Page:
The effects on sheep welfare of motion produced by a ship during sea transport have not been reviewed, but there is comprehensive knowledge of adverse effects in humans. The overall aim of this project was to describe the impact that roll, pitch and heave motions have on sheep welfare through behavior and heart rate measurements. A novel method was developed to create these motions using a programmable simulator platform that generated roll and pitch motions replicating ship movements, and comparing regular and irregular movement sequences. An electric forklift was used to produce heave motion.
The first study measured individually Roll, Heave and Pitch. Heave reduced the time that sheep spent ruminating, compared with the other three treatments (P < 0.001). The two sheep spent more time during Heave with their heads one above the head of the other (P < 0.001) compared with sheep in roll, pitch or control treatments, and looking towards their companion (P = 0.02) compared with sheep in roll and control treatments. Sheep spent more time during Heave standing with their back supported on the crate (P = 0.006) and less time lying down (P = 0.01) compared with sheep in roll, pitch or control treatments. Roll caused more stepping motions than pitch and control (P < 0.001). Heave and Roll had increased heart rates and reduced inter-beat intervals, compared to Control (P < 0.001). The inter-beat intervals of sheep in the heave treatment had an increased ratio of low to high frequency duration (P = 0.01), indicating reduced parasympathetic control of stress responses. Therefore Heave and Roll caused stress, with sheep experiencing Roll requiring apparently coping better by regular posture changes and Heave causing the sheep to seek close presence to their companion.
The second study measured whether Roll and Heave affects sheep feed intake, behaviors, and heart rate measurements, and whether providing antiemetic drugs attenuates motion effects in the sheep. There was no evidence of effects of the motion on feed intake, but the Heave treatment made the sheep eat faster (P = 0.006), with fewer mastication bites (P = 0.004), which could reduce the efficiency of digestion. Antiemetic provided limited evidence of improved balance, since the sheep spent less time with their head against a dividing mesh in the crate (P= 0.01), and they increased prehension biting rate in the Heave treatment (P = 0.002). Sheep in the Heave treatment spent longer with their head against the mesh than those in the Control treatment (P = 0.009). It is concluded that simulated ship motion did not cause reduced feed intake over short periods, but that there was limited evidence that the motion had adverse effects on balance which could be attenuated by an antiemetic.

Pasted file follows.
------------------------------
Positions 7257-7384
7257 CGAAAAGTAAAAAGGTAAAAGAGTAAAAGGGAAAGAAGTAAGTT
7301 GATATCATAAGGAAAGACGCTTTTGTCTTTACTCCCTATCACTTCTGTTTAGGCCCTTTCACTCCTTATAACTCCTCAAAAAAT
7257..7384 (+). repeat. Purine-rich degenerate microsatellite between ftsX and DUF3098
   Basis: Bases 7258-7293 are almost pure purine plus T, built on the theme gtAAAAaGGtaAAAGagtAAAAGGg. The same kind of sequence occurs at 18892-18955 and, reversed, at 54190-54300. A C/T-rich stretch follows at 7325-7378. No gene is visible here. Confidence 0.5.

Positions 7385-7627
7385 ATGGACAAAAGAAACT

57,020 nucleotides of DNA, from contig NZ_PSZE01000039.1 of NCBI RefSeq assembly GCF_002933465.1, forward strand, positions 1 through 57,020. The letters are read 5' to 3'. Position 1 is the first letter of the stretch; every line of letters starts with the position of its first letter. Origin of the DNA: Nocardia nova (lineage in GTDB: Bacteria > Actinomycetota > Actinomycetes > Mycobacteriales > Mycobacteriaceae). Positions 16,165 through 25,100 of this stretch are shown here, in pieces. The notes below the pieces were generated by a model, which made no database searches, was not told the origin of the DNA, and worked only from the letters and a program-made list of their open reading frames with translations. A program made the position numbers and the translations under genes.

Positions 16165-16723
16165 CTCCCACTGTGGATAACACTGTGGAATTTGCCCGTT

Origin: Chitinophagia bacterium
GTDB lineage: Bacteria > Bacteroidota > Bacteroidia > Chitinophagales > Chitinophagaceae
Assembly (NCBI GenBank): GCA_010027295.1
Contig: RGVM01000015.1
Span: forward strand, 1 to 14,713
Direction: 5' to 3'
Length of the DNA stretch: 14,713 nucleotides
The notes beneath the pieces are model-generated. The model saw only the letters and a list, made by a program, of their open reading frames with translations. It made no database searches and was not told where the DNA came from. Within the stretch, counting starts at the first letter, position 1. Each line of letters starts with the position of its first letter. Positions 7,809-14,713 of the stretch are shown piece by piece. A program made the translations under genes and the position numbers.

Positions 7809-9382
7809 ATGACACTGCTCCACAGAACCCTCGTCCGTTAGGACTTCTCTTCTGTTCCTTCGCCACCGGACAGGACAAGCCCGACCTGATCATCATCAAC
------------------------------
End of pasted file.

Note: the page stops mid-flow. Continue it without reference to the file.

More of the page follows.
The third study measured the effects of regular and irregular sequences of roll and pitch, or a combination of the two on sheep feed and water intake, heart rate measurements and body posture. Feed intake was increased by irregular sequences in the combined Roll and Pitch motion (P=0.04). The two sheep spent more time during Irregular sequences with their heads one above the other (P= 0.001), and facing down (P = 0.001) than Regular sequences. The combined Roll and Pitch also increased the time sheep spent with their heads down (P = 0.007) compared to Roll and Pitch motions. Sheep spent more time during Irregular sequences standing with their back supported on the crate (P < 0.001) or kneeling (P = 0.03) compared to Regular sequences. Irregular sequences, the combined roll and pitch and the interaction between the two produced more stepping behaviour. Sheep exposed to Irregular sequences of combined Roll and Pitch had increased heart rates (P < 0.001). In the combined Roll and Pitch motion the ratio of Low to High Frequencies was increased (P = 0.007) by Irregular compared to Regular sequences. Therefore Irregular sequences and the combination of Roll and Pitch caused stress, loss of balance and more affiliative behaviour between sheep.
The final study measured the effects of regular and irregular combined roll and pitch motions and a barrier to separate sheep on heart rate measurements and behavior. Stepping to avoid loss of balance was more frequent when sheep had no barrier (P < 0.001) and during irregular motion (P < 0.001). Without the barrier (P = 0.03) and during irregular motion (P < 0.001), sheep spent more time with their head under or above the other sheep compared to barrier in place, and control motion. During irregular motion they supported themselves more against the crate (P <0.001) compared to Regular and Control. When the barrier was removed there was increased agonistic behavior, including pushing with the body (P = 0.02), butting (P = 0.02) and evading the other sheep (P = 0.001). Sheep ruminated more when the barrier was in place (P = 0.02). There was evidence of stress caused by removal of the barrier since the square root of the mean of the sum of the squares of differences between successive inter-beat intervals (RMSSD) and the number of pairs of successive inter-beat intervals (NN50) and rumination were all reduced. Irregular sequences increased the ratio of high to low frequency beats (P = 0.03). The ratio of low to high frequency beats was highest (P = 0.005) and the RMSSD and NN50 were lowest (P < 0.001) during irregular motion and no barrier, indicating that sheep were most stressed in this combination of treatments. Therefore when providing an opportunity for sheep to interact during irregular motion caused stress and body instability.
Our findings provide sufficient evidence to conclude that sea transport motions represent a potential stressor to sheep